The trend, nowadays, seems to be for more prescription medicines to be available over-the-counter in pharmacies. Sometimes you can even get them from your supermarket shelves.
A few years ago the UK lead the way in allowing one of the cholesterol-lowering statin group of drugs to be sold through pharmacies. Admittedly the strength was half the lowest strength you could get from your doctor. But, it was a start.
Since then, drug companies have been keen to see more of the statin drugs available this way. Presumably it helps their profit profile.
Before you rush out to get your supply, and save visiting your doctor, I have a few thoughts for you to consider.
Statins are usually prescribed for life. They aren't like antibiotics where a course of tablets for a week or two is enough. Once you start down the road of cholesterol lowering by medication the idea is to keep going. If you stop taking them, your cholesterol just goes up again.
An important part of the plan is that you have regular checks on your liver function, since statins could damage your liver. That would be worse than high cholesterol.
These drugs also cause birth defects, so shouldn't be taken by women who are pregnant or who might become pregnant.
Then, who is going to check that the medicine is having the desired effect? You'll need to test your blood to see whether your cholesterol is going down as planned. Regular blood tests are an added expense if you are doing it yourself.
It your cholesterol hasn't dropped, what do you do? Double the dose, triple it? Not necessarily a logical or safe option.
You must be aware of potential side effects and what to do if you get any. Check out the patient information leaflet in the package to see the range of adverse effects and side effects. It won't help just to give up taking the drug without considering the options on your cholesterol and your well-being.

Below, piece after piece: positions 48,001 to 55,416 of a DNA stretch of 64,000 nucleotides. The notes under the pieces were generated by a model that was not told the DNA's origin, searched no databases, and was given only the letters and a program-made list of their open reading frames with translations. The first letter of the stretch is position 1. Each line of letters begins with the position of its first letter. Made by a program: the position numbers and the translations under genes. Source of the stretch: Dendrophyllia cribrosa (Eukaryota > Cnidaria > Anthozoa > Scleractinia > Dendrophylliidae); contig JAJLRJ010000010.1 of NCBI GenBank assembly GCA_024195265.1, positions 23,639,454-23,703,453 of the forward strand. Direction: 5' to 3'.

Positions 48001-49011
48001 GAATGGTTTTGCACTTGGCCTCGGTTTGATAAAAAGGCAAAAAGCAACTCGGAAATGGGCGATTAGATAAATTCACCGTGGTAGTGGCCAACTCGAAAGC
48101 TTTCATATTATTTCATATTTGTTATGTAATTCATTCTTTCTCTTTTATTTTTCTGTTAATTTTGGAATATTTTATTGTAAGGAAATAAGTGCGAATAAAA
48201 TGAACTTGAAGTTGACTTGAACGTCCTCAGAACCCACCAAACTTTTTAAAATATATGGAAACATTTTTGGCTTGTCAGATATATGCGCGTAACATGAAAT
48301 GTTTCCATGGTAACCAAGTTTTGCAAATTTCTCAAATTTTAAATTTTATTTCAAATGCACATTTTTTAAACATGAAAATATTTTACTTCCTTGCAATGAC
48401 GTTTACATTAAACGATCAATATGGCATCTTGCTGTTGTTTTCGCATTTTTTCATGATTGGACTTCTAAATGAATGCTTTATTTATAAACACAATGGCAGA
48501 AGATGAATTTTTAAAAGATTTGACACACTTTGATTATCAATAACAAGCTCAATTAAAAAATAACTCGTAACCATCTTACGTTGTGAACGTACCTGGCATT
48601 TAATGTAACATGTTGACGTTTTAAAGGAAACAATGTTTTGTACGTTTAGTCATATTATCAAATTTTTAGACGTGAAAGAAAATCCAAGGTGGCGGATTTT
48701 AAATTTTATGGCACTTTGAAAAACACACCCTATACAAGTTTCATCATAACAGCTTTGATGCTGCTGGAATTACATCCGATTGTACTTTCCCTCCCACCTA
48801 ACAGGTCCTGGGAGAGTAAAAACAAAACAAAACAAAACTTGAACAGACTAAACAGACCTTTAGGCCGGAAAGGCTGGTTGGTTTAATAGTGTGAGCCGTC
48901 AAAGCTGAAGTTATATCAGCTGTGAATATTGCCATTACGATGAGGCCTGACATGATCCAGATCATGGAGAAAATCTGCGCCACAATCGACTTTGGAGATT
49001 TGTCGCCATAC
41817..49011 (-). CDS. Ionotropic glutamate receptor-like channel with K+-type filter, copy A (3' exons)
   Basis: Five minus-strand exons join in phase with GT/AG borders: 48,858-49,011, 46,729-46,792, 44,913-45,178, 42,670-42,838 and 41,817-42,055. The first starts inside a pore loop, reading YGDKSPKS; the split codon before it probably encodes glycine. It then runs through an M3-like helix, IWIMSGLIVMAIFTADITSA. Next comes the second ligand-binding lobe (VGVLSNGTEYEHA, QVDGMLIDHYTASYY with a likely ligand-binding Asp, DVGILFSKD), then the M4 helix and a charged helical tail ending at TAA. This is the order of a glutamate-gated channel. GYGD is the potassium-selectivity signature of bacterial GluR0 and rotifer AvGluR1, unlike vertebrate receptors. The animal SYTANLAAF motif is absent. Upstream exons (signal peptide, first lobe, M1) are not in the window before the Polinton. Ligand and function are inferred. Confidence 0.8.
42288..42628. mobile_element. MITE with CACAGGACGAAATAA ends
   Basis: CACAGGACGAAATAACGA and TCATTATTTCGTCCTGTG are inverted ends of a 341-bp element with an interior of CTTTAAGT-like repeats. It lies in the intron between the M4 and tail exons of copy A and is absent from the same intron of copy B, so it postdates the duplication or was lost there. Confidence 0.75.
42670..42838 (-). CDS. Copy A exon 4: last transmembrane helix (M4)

Usually, you view treatment with a statin as only part of a program to lower cholesterol. There are the other things that you can do to help get it down and keep it down. Things such as dietary changes and exercise regimes help your general health while lowering cholesterol.
Using these properly could mean you don't need to take drugs at all. Then there are natural alternatives that can help.
If you start on a statin over-the-counter, should you also get a supplement of Co-enzyme Q-10 just in case you need it too? Because it appears that statin drugs lower the normal levels of this enzyme, which is very important to normal cell workings. Too little Co-Q10 can cause ill health.
Maybe taking more vitamin B3 would be positive, since it helps lower cholesterol as well. If you do take vitamin B3, how much is a good starting dose and how often should you take it? More professional advice needed here!
You see it's not just a simple thing like taking a blood cholesterol test and buying some tablets while avoiding trips to the doctor's office and doing without useful advice and help from health professionals. No one really wants to go to the doctor, especially men, but some things cry out for medical input, and this is one of those things.
I think it's important to start with your doctor confirming that your cholesterol is above normal levels. Then get advice on both drug and non-drug treatments before deciding on the way that suits you.
Don't be persuaded by the powerful advertising messages sent out by the multinational drug companies that try to frighten you into taking drugs. The quick fix approach has its attractions for the busy modern man and woman - all it needs is a tablet.
Life just isn't that simple, I'm afraid. What you will be doing is boosting the profits of both drug companies and suppliers along the way.
You may find that some of the non-drug ways are easier and more effective. They may take a little more work on your part and take a little more time, but it will be worth it in the long run.
If statins are for you, stick to your doctor and get the back-up you need to make treatment as effective and as risk-free as it can be.
Taking these powerful medicines like these statins without involving the doctor is a serious mistake.
By James Brunton BSc, MSc
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